Here are some important things to write down in your journal:
- Your claim number, as soon as the insurance agency provides one. Whenever you are in contact with them in the future, this number can be provided so that representatives can access your information quickly.
- The names and contact information of every person you speak to. That way, you can refer to the individual by name if conflicting numbers or other details come into question, and you’ll be able to identify or call or email the person directly.
- The date and time of any inspection, and what the adjuster finds, whether they agree with your concerns, or if they took enough time to be thorough.
- Any information someone from the insurance company provides, including advice on making repairs, how to proceed, and who to contact.
- The content of any conversation you have with a representative, for either your own reference later or when speaking to that person or another employed by the insurer.
- All deadlines, agreement points, or disputes
Remember, the volume of notes during the insurance claims process can get quite large. A small one-subject notebook may not be a sufficient claims journal. Consider investing in a three-ring binder so you can organize your documents into sections. The notes you keep on conversations are just one part of the equation. There are many more assets to consider, including receipts, photographs, insurance documentation, and a copy of your policy. It’s common to deal with a few different claims handlers instead of only one, so staying organized is important.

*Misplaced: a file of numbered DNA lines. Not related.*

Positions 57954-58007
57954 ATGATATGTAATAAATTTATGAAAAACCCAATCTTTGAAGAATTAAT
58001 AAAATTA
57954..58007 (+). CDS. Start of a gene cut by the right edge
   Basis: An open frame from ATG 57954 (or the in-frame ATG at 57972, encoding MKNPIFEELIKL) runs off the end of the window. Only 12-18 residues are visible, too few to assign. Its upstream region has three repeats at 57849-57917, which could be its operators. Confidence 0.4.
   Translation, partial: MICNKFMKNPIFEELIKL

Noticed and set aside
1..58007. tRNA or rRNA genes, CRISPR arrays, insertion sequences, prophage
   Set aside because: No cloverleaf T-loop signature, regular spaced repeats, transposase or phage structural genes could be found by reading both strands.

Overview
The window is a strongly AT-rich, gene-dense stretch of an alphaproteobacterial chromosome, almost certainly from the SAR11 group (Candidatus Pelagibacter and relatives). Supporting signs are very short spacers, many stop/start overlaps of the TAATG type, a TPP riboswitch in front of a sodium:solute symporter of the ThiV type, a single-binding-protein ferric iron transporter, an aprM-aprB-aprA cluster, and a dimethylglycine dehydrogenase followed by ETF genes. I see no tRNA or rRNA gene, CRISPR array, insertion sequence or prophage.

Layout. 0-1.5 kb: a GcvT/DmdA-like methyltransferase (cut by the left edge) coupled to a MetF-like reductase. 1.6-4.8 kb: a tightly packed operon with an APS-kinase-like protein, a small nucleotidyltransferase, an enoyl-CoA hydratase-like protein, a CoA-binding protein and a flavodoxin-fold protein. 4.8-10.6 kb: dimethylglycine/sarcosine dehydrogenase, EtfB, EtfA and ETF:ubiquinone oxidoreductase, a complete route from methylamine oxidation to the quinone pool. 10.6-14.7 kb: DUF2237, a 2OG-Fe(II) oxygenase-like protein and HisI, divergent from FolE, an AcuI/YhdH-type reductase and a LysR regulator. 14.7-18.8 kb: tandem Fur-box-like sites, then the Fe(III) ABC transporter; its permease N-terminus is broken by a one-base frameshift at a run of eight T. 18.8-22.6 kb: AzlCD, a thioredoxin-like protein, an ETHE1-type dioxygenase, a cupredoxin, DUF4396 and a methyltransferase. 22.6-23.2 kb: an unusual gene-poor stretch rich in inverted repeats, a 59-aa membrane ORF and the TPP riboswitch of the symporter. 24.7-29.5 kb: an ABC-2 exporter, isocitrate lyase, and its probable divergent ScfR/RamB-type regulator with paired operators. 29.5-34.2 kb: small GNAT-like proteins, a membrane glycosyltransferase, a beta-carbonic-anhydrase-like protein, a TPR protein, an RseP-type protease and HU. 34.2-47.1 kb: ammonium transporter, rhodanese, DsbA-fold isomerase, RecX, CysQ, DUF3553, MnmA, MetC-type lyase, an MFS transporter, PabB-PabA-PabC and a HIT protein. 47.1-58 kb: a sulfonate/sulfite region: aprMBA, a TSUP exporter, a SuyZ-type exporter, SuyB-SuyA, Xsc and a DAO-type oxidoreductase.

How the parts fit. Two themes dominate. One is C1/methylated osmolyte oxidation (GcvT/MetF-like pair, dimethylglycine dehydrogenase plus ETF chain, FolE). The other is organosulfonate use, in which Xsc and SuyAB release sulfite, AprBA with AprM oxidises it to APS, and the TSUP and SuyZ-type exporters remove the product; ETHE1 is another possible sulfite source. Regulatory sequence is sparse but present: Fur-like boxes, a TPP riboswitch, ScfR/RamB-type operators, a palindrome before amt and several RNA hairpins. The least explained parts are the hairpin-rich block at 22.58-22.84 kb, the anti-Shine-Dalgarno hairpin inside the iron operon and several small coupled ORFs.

Thorough notes help keep track of the important details. If you’re not happy with the initial offer, don’t agree to a quick settlement in haste. You can appeal the decision and work with appraisers and lawyers for a better settlement. The notes you take will come in very handy in these situations.
Notes Help You Stay on Top of the Game
These notes also make it harder for the insurance company to get off easily. Insurers may try to limit their obligation to pay claims, encouraging policyholders to accept less than they deserve, or using delay tactics to frustrate the policyholder in hopes they will give up on their claim altogether. Don’t fall for this trap. Be vigilant in recording all interactions and details, and organized notes provide a way to make this easier, so you can be on top of the insurer’s actions every step of the way.